clairvoyant (noun, plural clairvoyants)
- A person able to see things that cannot be perceived by the normal senses.
- A person able to foresee the future.
There’s good coverage of this on the web (there are already thousands of results when you Google it). Today’s Wall Street Journal covers it pretty well:
Federal Reserve officials said they expect to keep short-term interest rates near zero for almost three more years and signaled they could restart a controversial bond-buying program in yet another campaign to rev up the disappointing economic recovery.
Fed Sees Low Rates to 2014 | Wall Street Journal | January 26, 2012
The WSJ graph (shown at the bottom of this page) is easier to understand than the official one published by the Fed.
I worry about this projection for two reasons:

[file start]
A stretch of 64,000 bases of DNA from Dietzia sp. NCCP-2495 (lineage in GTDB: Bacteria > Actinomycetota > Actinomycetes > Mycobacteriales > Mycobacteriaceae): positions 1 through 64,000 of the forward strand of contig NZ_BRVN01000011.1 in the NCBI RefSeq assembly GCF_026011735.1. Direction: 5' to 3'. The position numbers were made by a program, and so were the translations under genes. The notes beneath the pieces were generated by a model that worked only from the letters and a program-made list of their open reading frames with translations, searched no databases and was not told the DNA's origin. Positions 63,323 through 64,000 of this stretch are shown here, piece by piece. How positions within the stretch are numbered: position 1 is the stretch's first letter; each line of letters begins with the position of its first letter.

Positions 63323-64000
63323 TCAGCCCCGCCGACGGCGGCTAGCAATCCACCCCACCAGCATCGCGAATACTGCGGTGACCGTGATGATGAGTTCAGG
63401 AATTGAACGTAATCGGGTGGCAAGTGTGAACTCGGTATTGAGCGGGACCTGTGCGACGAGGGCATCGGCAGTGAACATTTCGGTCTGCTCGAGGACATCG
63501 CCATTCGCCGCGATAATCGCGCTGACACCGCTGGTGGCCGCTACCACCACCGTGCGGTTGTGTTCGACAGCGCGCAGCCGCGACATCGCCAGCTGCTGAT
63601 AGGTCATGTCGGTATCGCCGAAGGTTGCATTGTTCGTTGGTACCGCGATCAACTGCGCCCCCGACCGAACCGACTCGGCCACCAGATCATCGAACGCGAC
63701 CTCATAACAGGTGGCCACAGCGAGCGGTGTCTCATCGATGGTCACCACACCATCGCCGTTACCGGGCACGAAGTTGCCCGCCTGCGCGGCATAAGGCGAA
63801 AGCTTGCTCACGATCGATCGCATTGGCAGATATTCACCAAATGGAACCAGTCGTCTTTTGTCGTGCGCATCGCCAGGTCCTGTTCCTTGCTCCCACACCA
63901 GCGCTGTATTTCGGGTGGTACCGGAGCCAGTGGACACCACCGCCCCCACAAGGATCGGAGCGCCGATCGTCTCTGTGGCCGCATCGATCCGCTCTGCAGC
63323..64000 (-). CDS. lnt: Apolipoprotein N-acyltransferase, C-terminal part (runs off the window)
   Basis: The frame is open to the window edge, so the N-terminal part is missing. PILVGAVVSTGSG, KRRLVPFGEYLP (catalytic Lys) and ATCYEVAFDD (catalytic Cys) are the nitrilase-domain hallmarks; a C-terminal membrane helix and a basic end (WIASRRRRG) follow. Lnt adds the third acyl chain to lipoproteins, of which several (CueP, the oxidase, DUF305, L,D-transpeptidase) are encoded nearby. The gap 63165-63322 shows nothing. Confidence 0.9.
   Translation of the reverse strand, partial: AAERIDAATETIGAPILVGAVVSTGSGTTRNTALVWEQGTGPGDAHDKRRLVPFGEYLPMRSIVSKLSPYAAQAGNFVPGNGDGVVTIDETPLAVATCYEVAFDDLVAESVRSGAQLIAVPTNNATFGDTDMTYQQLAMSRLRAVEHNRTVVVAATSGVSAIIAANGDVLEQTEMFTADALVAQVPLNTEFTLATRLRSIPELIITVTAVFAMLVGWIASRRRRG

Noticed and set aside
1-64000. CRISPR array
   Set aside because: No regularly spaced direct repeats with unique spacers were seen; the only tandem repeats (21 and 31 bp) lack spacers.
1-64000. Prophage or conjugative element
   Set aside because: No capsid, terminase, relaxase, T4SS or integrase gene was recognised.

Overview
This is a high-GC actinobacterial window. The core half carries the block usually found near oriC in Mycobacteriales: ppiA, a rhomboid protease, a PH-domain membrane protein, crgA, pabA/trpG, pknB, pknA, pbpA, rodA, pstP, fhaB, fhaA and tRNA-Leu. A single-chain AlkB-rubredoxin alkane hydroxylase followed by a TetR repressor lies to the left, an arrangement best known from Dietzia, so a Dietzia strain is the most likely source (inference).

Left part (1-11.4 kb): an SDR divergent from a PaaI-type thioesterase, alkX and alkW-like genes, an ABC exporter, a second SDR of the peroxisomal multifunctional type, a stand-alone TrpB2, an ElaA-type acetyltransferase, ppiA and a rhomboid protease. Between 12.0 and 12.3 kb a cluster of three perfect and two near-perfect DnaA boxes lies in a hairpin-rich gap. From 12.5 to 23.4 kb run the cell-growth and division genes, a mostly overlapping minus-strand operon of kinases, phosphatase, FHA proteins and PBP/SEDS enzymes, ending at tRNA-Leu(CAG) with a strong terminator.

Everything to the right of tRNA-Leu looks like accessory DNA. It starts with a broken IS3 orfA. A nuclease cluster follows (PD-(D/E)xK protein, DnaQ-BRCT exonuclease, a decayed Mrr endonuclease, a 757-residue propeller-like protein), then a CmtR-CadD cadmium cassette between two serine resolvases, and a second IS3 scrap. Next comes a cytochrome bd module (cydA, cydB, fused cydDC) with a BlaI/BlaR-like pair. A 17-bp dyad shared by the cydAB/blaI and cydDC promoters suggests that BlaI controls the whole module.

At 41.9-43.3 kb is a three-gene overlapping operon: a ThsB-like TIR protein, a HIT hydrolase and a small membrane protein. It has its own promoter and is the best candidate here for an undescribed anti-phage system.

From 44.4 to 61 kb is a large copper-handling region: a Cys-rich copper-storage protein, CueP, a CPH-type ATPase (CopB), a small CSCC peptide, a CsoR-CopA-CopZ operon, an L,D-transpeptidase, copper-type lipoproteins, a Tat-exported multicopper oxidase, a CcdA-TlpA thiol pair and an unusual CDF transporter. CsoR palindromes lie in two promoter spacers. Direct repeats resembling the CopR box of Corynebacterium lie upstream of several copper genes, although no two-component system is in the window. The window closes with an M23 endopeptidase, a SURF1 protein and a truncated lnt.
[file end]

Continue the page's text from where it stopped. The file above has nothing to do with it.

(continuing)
- There is a real possibility that the Fed will damage their credibility. The minutes released from Fed meetings back in 2006 illustrate pretty clearly that they failed to really see what was coming.
- They project an illusion of control over something that two, three, even four or five years from now they really have no control over at all. Most people in the financial sector know better, but that doesn’t really matter. Even the WSJ article uses phrases like (emphasis mine), “…businesses see the Fed's assurances”. The words “assure” and “assurances” are thrown around quite a bit. There are just too many variables. If they had that much control – why couldn’t we avoid the current mess?
In the press conference Bernanke provides his requisite CYA, “Our ability to forecast three and four years out is obviously very limited. It's certainly possible that we will be either too optimistic or too pessimistic.” These are the kinds of statements that no one ever hears – instead they just judge your forecast as “right” or “wrong”.